In recent years technological innovations and the expanding range of services available on the internet have conjured up an every-increasing variety of new issues for data protection.
While social networks allow personal data to be continuously shared, a simple search on a search engine may produce a lot of information concerning an individual’s present and past life.
At the very beginning the right to privacy was mainly conceived as “right to be let alone”, i.e. freedom from surveillance and interference of others. Then individuals have been entrusted with powers of active control over their personal data, drawing up a “right to protection” of one’s personal data.
In 2010, in the context of the revision of the Personal Data Directive (95/46/EC), the European Commission envisaged the introduction of a “right to be forgotten”, meant as the right of individuals to have their data no longer processed and deleted when they are no longer needed for legitimate purposes.
This is not a totally “new right”, as it constitutes a specification of the right of erasure and to oppose processing of one’s personal data in the absence of legitimate purposes laid down in the Personal Data Directive.
Now, the recent European Commission’s proposal for a EU data protection regulation expressly provides for a “right to be forgotten” and to obtain erasure of personal data from the data controller as well as the abstention from further dissemination of such data, where:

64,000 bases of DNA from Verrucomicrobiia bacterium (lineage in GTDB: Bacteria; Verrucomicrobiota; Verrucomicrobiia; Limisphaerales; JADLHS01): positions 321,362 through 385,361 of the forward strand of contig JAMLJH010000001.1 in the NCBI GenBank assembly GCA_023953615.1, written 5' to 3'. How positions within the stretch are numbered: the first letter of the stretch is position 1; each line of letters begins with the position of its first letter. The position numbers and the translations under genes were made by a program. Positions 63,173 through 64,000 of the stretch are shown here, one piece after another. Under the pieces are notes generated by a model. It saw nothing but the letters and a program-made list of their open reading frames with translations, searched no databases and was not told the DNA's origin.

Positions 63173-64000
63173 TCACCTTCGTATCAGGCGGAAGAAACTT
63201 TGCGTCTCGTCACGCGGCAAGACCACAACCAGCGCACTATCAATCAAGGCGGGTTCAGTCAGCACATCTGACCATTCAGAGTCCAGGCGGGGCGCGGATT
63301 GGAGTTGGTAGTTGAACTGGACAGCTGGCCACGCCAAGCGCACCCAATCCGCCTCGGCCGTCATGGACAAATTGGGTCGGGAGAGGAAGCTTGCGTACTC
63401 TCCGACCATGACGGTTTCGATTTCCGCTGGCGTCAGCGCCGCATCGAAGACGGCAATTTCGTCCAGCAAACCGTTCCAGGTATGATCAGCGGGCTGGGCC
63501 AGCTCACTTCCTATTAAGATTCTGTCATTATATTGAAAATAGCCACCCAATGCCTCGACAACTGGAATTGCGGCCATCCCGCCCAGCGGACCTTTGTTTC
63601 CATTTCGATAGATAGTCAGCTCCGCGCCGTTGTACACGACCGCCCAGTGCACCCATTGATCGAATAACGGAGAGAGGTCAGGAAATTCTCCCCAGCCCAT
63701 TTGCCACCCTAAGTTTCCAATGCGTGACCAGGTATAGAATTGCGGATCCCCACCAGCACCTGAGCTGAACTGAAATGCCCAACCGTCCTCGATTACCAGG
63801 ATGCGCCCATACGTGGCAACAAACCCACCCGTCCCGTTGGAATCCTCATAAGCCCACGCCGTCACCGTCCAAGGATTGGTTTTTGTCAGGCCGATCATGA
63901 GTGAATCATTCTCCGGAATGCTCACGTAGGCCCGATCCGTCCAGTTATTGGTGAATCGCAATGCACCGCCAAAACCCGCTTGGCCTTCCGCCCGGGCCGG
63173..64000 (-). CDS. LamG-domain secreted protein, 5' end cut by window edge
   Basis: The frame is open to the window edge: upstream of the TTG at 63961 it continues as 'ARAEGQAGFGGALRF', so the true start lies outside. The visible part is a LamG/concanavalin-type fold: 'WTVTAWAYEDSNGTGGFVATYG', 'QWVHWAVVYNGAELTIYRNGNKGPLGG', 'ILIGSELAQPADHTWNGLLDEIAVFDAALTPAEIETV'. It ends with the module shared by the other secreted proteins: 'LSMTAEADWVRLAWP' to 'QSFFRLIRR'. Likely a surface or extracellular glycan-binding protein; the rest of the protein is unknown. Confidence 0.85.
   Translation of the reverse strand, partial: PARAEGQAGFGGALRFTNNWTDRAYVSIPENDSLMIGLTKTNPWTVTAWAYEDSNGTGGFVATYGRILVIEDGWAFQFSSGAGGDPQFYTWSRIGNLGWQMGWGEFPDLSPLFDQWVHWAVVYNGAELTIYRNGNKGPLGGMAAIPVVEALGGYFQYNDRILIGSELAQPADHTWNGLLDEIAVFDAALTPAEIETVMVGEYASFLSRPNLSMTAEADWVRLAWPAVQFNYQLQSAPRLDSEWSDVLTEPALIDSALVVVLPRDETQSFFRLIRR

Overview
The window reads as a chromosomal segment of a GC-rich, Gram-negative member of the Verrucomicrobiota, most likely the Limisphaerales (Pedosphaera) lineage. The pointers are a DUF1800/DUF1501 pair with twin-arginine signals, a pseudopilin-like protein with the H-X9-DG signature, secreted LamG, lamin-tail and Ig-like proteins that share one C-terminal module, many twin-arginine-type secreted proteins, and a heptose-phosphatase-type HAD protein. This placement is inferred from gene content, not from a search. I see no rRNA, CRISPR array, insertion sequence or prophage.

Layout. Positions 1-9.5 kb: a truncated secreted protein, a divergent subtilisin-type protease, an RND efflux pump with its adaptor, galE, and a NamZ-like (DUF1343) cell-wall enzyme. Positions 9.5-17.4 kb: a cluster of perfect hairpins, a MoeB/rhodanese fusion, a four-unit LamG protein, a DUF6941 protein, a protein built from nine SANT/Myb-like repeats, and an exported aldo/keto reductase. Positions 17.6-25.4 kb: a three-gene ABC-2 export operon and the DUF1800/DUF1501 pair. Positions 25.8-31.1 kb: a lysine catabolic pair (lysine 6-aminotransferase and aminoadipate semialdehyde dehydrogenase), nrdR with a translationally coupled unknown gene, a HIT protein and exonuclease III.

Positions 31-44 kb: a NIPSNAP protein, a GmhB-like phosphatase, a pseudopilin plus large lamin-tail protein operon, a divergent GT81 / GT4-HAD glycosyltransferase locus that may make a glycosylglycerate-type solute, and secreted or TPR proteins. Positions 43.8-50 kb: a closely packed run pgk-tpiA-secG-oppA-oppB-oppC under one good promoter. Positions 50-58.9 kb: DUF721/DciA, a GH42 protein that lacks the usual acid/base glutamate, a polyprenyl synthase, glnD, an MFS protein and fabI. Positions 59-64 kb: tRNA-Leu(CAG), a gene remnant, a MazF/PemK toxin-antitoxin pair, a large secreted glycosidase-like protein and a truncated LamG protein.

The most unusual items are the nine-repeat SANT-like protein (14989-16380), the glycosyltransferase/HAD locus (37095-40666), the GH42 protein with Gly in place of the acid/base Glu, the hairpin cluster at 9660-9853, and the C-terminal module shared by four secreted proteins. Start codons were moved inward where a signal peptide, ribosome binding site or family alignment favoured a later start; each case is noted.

- the data are no longer necessary in relation to the purposes for which the data are collected or otherwise processed; or
- data subjects have withdrawn their consent to the processing; or
- data subjects object to the processing of personal data concerning them; or
- processing of data subjects’ personal data otherwise does not comply with the proposed EU regulation.
Pursuant to the proposed EU regulation, supervisory authorities shall impose a fine of up to EUR 500,000, or in case of an enterprise up to 1% of its annual worldwide turnover, to anyone who, intentionally or negligently, does not comply with the “right to be forgotten” or to erasure.
The issue of the balance to be stricken between the “right to be forgotten” and the right of the press to inform, which also includes the right of individuals to be informed, has been already addressed in a previous article.
Discussions on the “right to be forgotten” in the online environment involve also an assessment of the interference between individual’s requests to delete data available on the internet and liability of hosting platforms and other intermediaries - like search engines - that merely host or link to third-party content which includes said data.
Two recent Spanish and French cases show how this interference may occur.
Spanish Data Protection Authority (Agencia Española de Protección de Datos – AEPD) vs. Google
In 2010 the AEPD ordered Google Spain SL and Google Inc. to delete links on Google’s search engine to any website containing out of date or inaccurate information about individuals, which allegedly harmed their “right to be forgotten”, and to preclude future access to the same.